Japan and Finland collaborate on 6G development

Industry groups from both countries have partnered to lead the formation of 6G standards

Japanese and Finnish industry groups will conduct 6G research and development as they look to lead the formation of 6G standards, a sector that has attracted many Chinese companies.

Japan's Beyond 5G Promotion Consortium has signed a Memorandum of Understanding (MoU) with 6G Flagship, an ecosystem for research, development and innovation operated by the University of Oulu in Finland, to further promote cooperation.

"Japan is a major global player in the development of wireless mobile technologies and it is in Finland's interest to expand the cooperation to themes where mutual competitive advantage can be achieved for 6G development," Matti Latva-aho, director of 6G Flagship, told IT Pro.

"The importance of the collaboration is underlined by Japan's decision earlier this spring to invest $2 billion in the development of 6G technologies.

These areas of cooperation include an exchange of information and publications, personnel exchange and collaborative research and development projects. Furthermore, Finnish telecom supplier Nokia will join the effort, as reported by Nikkei Asia.

The Beyond 5G Promotion Consortium aims to commercialise 6G technology in the 2030s and includes among its members the University of Tokyo, Nippon Telegraph & Telephone, NTT Docomo, KDDI, SoftBank and Rakuten.

This comes after Japan and the US committed $4.5 billion in April to invest in next-gen 6G technologies, also known as "beyond 5G, in a race with China.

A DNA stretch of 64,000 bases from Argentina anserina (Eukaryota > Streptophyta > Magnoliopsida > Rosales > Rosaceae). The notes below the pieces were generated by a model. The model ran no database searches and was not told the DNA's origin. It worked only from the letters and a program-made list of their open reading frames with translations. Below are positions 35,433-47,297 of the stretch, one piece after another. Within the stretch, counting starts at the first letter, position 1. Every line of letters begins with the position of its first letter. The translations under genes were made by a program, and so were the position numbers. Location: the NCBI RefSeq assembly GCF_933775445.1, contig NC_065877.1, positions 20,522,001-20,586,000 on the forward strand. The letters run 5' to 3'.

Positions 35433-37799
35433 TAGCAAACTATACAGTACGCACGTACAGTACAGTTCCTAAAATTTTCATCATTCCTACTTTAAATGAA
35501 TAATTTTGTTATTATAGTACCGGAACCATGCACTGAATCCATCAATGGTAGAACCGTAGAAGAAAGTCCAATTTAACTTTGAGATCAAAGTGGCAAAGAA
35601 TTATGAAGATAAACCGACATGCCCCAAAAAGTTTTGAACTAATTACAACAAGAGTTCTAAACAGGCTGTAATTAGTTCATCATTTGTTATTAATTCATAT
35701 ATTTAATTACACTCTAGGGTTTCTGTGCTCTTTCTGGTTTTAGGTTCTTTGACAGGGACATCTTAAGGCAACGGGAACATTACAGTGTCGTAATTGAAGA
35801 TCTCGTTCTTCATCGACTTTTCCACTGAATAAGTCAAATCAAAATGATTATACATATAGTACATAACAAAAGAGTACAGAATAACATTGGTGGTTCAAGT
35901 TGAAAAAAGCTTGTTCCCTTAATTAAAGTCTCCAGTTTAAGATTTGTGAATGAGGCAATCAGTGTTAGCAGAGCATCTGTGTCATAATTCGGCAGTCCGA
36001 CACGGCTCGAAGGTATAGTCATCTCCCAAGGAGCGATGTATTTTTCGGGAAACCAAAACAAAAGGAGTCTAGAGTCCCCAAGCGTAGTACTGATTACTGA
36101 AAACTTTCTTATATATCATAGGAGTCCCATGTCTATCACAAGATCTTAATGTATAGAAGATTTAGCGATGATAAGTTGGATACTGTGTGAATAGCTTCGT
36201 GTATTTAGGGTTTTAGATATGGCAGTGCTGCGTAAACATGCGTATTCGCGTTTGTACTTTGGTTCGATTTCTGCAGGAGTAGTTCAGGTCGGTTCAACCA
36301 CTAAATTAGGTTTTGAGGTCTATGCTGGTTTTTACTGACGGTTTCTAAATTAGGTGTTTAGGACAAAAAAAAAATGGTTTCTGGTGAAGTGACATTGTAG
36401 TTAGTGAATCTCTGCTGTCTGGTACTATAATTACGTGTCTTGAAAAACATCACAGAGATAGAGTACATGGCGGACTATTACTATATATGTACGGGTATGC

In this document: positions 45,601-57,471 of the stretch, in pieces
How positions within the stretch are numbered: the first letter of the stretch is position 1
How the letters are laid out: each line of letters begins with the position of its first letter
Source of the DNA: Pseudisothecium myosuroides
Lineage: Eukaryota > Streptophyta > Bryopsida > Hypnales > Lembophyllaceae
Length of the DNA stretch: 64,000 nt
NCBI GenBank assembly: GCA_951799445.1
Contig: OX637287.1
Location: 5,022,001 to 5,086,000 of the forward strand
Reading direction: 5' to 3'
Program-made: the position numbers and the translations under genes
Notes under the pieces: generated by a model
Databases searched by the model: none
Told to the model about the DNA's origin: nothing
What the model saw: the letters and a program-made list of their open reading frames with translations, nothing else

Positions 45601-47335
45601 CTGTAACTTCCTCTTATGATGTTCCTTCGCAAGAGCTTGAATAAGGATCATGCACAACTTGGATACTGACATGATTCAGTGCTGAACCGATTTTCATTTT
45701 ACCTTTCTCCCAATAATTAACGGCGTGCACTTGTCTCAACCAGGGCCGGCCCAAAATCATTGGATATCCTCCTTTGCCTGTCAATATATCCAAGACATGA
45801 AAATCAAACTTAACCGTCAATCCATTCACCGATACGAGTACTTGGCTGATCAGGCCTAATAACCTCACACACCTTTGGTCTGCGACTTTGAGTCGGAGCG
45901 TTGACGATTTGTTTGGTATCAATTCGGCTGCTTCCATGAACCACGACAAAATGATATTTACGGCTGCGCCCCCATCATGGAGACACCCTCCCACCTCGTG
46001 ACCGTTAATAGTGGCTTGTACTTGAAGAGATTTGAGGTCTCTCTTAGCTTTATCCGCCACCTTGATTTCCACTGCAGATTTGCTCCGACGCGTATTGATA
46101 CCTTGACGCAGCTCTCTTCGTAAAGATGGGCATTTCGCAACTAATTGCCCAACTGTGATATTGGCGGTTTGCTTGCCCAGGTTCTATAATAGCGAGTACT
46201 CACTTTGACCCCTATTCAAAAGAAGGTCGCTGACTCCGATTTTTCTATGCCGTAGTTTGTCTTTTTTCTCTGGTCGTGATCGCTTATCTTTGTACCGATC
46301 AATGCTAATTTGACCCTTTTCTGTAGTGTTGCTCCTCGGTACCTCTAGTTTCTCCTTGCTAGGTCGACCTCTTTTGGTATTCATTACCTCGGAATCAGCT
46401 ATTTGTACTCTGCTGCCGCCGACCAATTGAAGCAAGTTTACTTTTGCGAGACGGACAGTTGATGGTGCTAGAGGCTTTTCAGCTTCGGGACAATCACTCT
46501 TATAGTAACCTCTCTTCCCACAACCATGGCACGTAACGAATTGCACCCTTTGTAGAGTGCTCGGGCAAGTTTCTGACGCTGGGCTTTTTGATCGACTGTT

The US approved a bill today intended to boost the country's ability to compete with Chinese technology. The measures include $190 billion to strengthen US technology and research, $54 billion for semiconductor and telecommunications equipment research, as well as $2 billion dedicated to chips used by automakers. In response to the bill, the Chinese parliament said it showed  a "paranoid delusion of wanting to be the only winner" and had distorted the original spirit of innovation and competition.

Meanwhile, Japan is hoping to lure semiconductor makers with financial incentives as it aims to secure a supply chain of this technology at home. It imports over 60% of its semiconductors from overseas, mainly Taiwan and China, and there are concerns that tense global relationships could continue to affect the production of this component in the future.

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